Do I have a duty to conduct checks when hiring commercial solicitors?

I am a partner in a medium-sized firm. We are recruiting two solicitors and a legal assistant for our commercial department. Do we have a duty to conduct checks on potential employees?

Regulation 21(1)(b) of the Money Laundering, Terrorist Financing and Transfer of Funds (Information on the Payer) Regulations 2017 states that where appropriate with regards to the size and nature of the business, law firms must screen relevant employees:

  • before an appointment is made
  • during the course of the employment

Law firms should, where appropriate, screen the employee's skills, knowledge, conduct and integrity.

It is up to you to assess whether your firm is of the size and nature that triggers this requirement and/or requirements 21(1)a and 21(1)c.

Section 3.4.2 of the anti-money laundering guidance for the legal sector details the factors you can take into account when conducting this assessment.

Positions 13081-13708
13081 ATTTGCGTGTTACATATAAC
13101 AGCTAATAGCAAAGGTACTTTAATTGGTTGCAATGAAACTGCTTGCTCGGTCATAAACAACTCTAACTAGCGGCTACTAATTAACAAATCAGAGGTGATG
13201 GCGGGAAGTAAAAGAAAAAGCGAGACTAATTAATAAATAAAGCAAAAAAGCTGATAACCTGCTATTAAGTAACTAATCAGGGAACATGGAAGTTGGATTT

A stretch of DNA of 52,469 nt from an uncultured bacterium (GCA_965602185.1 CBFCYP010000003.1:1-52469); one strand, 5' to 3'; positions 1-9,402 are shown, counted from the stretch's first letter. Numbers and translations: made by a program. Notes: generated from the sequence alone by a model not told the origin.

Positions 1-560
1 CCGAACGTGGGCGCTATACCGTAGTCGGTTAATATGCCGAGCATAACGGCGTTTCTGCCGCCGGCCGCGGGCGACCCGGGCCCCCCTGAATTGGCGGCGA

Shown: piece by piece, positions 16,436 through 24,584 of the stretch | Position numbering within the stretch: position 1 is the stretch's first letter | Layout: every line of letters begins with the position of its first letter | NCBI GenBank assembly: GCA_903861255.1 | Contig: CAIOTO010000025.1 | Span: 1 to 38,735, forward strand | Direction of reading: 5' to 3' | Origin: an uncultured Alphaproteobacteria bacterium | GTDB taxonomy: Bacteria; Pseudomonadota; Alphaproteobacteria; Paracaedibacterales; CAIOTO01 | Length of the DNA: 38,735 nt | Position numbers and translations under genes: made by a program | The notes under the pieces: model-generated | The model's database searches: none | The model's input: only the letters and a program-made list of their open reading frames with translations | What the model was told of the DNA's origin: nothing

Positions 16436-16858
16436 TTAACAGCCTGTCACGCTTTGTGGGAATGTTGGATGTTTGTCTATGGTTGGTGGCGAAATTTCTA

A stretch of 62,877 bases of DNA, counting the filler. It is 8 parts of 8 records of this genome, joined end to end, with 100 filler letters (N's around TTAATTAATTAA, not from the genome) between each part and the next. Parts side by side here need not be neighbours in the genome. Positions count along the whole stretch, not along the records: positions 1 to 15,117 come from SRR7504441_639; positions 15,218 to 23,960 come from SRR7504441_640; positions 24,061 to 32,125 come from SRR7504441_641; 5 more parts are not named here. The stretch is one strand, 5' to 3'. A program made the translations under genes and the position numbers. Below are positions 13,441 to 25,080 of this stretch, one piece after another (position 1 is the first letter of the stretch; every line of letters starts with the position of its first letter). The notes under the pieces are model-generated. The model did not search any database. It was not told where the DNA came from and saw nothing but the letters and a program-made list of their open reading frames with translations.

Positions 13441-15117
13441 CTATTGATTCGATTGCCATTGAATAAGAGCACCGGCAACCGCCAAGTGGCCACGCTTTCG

Screening could mean having regard to:

  • a person’s qualifications
  • any regulatory, professional and/or ethical obligations to which the person is subject
  • checking a person’s references

A relevant employee is defined as someone whose work is relevant to the firm’s compliance with the Regulations or who is otherwise capable of contributing to:

  • identification or mitigation of the risks of money laundering and terrorist financing to which the relevant person’s business is subject
  • prevention or detection of money laundering and terrorist financing in relation to the relevant person’s business

Since September 2006, the Solicitors Regulation Authority has undertaken disclosure and barring service checks on all solicitors before admission to the Roll.

You may want to take this into account as part of your screening process.

For further information, see the anti-money laundering guidance for the legal sector or contact the Practice Advice Service.


While every effort has been made to ensure the accuracy of the information in this article, it does not constitute legal advice and cannot be relied upon as such. The Law Society does not accept any responsibility for liabilities arising as a result of reliance upon the information given.

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